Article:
In this way, Moore aligns superheroes with other vigilante groups that we can also see in the form of lynch mobs and right-wing militias. In fact, in the Texas Rangers we have a very good example of a vigilante group that became an authorized law enforcement agency that lynched Mexican Americans. Moreover, as we saw with the January 6 Capitol Riot, part of what Post-Trump Latinx literature must contend with is the rise of such vigilante groups, especially when many people with law enforcement and military experience are in such groups. Further, Post-Trump Latinx literature must also negotiate what it means when institutions “go rogue,” as was the case when ICE continued with deportations despite President Biden’s attempts to halt them. Silvera’s Infinity Cycle is thus a powerful interrogation of what the law can and cannot accomplish, especially in deeply divided country.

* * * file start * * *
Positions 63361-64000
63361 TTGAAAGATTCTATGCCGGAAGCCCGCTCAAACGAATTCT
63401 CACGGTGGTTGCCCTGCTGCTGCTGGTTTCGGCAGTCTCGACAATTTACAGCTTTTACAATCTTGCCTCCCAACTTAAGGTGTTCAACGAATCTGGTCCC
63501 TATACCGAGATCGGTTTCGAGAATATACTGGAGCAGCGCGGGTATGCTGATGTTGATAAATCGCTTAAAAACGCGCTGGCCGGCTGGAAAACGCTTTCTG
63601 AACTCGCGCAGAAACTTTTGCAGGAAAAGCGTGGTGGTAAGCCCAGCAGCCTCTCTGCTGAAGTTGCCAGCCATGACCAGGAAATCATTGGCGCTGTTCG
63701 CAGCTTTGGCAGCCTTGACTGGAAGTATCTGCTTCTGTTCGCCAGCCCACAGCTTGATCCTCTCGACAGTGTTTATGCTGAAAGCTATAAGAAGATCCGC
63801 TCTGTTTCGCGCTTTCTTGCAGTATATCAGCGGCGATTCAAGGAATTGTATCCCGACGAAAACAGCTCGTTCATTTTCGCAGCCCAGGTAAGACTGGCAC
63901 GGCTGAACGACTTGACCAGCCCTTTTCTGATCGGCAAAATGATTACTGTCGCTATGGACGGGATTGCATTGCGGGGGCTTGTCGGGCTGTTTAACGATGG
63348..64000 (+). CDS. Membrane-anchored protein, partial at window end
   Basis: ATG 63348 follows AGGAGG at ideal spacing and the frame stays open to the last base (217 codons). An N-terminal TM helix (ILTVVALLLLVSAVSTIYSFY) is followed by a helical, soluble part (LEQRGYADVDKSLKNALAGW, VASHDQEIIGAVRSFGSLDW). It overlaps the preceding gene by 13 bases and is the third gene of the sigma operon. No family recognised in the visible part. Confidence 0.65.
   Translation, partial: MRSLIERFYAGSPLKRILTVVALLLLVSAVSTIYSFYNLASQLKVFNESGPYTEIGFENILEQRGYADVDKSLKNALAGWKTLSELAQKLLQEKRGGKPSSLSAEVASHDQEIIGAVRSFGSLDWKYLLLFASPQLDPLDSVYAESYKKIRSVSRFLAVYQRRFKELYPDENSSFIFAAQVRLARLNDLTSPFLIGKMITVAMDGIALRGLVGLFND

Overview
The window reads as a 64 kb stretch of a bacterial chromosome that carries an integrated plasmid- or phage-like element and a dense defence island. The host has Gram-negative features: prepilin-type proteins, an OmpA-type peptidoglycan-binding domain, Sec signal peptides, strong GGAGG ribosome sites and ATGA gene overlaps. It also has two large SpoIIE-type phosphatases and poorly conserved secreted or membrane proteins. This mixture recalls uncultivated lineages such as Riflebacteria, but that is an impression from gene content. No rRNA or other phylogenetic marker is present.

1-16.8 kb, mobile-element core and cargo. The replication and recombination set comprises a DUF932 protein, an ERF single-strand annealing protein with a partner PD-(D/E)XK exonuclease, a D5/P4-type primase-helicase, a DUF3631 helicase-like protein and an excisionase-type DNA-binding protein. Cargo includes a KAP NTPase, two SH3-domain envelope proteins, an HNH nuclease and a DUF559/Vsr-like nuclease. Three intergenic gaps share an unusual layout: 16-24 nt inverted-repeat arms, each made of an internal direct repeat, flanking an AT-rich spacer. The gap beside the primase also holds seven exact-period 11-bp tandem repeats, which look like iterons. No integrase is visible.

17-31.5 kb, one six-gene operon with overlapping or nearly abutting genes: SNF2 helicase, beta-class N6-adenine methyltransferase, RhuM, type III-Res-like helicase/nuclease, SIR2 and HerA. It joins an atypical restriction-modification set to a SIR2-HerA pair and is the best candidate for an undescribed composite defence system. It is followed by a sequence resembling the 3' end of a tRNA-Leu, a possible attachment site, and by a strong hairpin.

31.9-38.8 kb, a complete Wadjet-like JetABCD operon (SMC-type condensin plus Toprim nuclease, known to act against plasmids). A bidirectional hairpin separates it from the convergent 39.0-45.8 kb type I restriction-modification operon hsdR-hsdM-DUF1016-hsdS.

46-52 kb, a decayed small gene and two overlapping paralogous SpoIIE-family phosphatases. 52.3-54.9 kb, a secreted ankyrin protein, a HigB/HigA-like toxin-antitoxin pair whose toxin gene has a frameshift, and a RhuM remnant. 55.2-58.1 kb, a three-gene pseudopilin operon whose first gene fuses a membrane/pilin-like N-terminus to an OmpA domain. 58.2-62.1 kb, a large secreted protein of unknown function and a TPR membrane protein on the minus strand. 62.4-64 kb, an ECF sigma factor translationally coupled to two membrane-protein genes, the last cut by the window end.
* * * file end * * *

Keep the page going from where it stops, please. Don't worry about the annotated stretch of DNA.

Although the text is ambivalent about its position on the police, the stance on prisons is quite clear, particularly when Emil and friends decide to break Emil’s former love interest, Ness (who is actually Senator Iron’s son Eduardo), out of prison. Once in the prison, Ness is no sooner placed in his jail cell than Barrett Bishop, the prison architect who is also Senator Iron’s vice presidential candidate, decides to unlock all the cells and pit the celestials and specters against him by promising them time on the roof, closer to the sky, which amplifies their powers. During the mayhem of this scene, Brighton uses his powers against one of the worst Blood Casters, Stanton. Brighton wins the fight by ripping out Stanton’s heart, which causes him to think, “Saviors defend lives. Reapers take them.” Emil is horrified by Brighton’s actions and describes them as follows,